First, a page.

Dental school generally lasts 4 academic years. Studies begin with classroom instruction and laboratory work in basic sciences including anatomy, microbiology, biochemistry, and physiology. Beginning courses in clinical sciences, including laboratory technique courses, also are provided at this time. During the last 2 years, students treat patients, usually in dental clinics under the supervision of licensed dentists.
Most dental schools award the degree of Doctor of Dental Surgery (D.D.S). The rest award an equivalent degree, Doctor of Dental Medicine (D.M.D.).
Dentistry requires diagnostic ability and manual skills. Dentists should have good visual memory, excellent judgment of space and shape, and a high degree of manual dexterity, as well as scientific ability. Good business sense, self-discipline, and communication skills, are helpful for success in private practice. High school students who want to become dentists should take courses in biology, chemistry, physics, health, and mathematics.
Some recent dental school graduates work for established dentists as associates for a year or two in order to gain experience and save money to equip an office of their own. Most dental school graduates, however, purchase an established practice or open a new practice immediately after graduation. Each year about one-fourth to one-third of new graduates enroll in postgraduate training programs to prepare for a dental specialty.
Employment of dentists is expected to change or grow more slowly than the average for all occupations through the year 2005. While employment growth will provide some job opportunities, the vast majority will result from the need to replace the large number of dentists projected to retire. Job prospects should be good if the number of dental school graduates does not grow thus keeping the supply of newly qualified dentists at current levels. A stable number of graduates is consistent with data showing that first-year enrollees in dental school programs have changed little since the late-1980s.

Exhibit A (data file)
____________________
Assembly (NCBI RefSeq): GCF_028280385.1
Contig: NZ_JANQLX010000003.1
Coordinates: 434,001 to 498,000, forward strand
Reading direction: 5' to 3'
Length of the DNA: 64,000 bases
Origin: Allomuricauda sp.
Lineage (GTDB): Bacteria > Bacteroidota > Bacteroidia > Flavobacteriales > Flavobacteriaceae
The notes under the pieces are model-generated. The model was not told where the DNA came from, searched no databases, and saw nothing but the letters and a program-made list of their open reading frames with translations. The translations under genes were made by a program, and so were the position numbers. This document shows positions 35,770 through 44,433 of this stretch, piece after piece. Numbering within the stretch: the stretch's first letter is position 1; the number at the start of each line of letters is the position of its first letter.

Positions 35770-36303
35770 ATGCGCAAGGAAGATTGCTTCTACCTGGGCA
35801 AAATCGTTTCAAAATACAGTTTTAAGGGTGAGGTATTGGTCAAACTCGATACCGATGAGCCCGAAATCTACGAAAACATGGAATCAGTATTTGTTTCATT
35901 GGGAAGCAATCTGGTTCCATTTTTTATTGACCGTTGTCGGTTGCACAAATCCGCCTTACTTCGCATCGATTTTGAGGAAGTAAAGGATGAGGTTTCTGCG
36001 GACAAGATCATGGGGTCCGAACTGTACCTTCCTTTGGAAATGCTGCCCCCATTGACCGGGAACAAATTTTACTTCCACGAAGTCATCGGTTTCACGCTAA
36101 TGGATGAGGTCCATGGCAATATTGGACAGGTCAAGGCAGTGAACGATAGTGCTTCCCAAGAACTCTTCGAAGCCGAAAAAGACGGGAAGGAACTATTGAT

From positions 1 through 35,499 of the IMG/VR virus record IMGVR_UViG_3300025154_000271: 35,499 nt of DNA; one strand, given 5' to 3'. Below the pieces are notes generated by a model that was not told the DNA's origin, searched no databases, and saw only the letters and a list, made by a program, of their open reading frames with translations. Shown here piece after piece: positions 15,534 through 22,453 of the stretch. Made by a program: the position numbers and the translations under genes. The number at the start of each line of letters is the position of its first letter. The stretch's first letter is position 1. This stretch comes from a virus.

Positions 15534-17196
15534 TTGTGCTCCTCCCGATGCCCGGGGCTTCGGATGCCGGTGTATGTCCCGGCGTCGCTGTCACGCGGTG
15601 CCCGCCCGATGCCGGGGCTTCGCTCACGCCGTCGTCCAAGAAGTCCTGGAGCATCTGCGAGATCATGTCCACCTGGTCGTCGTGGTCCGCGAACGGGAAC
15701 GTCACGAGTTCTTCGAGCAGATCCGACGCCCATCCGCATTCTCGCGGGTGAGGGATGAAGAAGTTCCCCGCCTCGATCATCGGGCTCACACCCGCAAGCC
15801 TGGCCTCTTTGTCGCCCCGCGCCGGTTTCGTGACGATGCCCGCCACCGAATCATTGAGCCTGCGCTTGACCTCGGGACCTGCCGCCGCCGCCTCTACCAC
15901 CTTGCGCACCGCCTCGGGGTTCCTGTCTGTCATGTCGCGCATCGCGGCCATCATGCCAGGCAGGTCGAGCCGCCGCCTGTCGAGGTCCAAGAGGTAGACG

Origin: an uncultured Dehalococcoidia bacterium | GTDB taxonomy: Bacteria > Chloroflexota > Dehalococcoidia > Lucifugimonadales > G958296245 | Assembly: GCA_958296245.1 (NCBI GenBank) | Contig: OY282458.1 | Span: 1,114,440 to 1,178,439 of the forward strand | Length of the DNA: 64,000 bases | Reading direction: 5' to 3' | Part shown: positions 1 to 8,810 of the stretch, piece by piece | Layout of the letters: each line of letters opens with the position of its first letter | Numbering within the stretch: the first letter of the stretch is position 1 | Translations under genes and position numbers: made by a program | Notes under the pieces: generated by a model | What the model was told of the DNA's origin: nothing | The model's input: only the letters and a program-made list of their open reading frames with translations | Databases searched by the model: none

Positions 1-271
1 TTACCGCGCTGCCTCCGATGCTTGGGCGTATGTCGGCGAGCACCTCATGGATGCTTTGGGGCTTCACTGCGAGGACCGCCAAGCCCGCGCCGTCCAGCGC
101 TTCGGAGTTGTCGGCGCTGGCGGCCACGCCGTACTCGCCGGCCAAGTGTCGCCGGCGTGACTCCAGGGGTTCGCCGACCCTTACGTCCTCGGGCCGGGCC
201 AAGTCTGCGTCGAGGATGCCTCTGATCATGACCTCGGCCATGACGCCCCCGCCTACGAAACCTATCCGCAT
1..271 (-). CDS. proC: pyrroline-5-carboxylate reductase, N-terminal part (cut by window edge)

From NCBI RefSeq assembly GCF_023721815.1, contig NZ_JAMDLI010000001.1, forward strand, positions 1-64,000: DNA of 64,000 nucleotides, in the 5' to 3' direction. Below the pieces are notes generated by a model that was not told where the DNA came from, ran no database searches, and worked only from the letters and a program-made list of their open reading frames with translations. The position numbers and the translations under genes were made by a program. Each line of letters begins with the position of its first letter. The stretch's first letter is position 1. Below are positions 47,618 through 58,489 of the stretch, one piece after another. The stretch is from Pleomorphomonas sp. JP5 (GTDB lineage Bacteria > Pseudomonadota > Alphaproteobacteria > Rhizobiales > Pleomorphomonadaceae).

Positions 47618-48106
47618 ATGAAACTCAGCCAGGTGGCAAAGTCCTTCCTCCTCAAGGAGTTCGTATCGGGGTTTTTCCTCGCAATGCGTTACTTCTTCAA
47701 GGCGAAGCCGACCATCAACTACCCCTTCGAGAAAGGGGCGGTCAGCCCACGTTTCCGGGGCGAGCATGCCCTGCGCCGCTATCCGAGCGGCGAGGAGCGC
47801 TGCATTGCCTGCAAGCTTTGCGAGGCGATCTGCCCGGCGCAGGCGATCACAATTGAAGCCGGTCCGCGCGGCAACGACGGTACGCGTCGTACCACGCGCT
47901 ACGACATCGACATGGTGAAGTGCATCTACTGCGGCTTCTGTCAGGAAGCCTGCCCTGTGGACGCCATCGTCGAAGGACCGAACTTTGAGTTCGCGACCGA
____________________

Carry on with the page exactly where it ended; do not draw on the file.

Demand for dental care should grow substantially through 2005. As members of the baby boom generation advance into middle age, a large number will need maintenance on complicated dental work like bridges. Plus, elderly people are more likely to retain their teeth than their predecessors, so they will require much more care than in the past. The younger generation will continue to need preventive check- ups despite treatments like fluoridation of the water supply which decrease the incidence of dental caries.
However, the employment of dentists is not expected to grow as rapidly as the demand for dental services. As their practices expand, dentists are likely to hire more dental hygienists and dental assistants to handle routine services that they now perform themselves.
The net median income of dentists in private practice was about $100,000 a year in 1994, according to the American Dental Association. Net median income of those in specialty practices was about $132,500 a year, and for those in general practice, $97,450 a year. Dentists in the beginning years of their practice often earn less, while those in mid-careers earn more.
A relatively large proportion of dentists are self-employed. Like other business owners, these dentists must provide their own health insurance, life insurance, and retirement benefits.
Dentists examine, diagnose, prevent, and treat diseases and abnormalities. So do clinical psychologists, optometrists, physicians, chiropractors, veterinarians, and podiatrists.
For information on dentistry as a career and a list of accredited dental schools, contact:
American Dental Association, Department of Career Guidance, 211 E. Chicago Ave., Chicago, IL 60611.
American Association of Dental Schools, 1625 Massachusetts Ave. NW., Washington, DC 20036.
The American Dental Association also will furnish a list of State boards of dental examiners. Persons interested in practicing dentistry should obtain the requirements for licensure from the board of dental examiners of the State where they plan to work.
Prospective dental students should contact the office of student financial aid at the schools to which they apply for information on scholarships, grants, and loans, including Federal financial aid.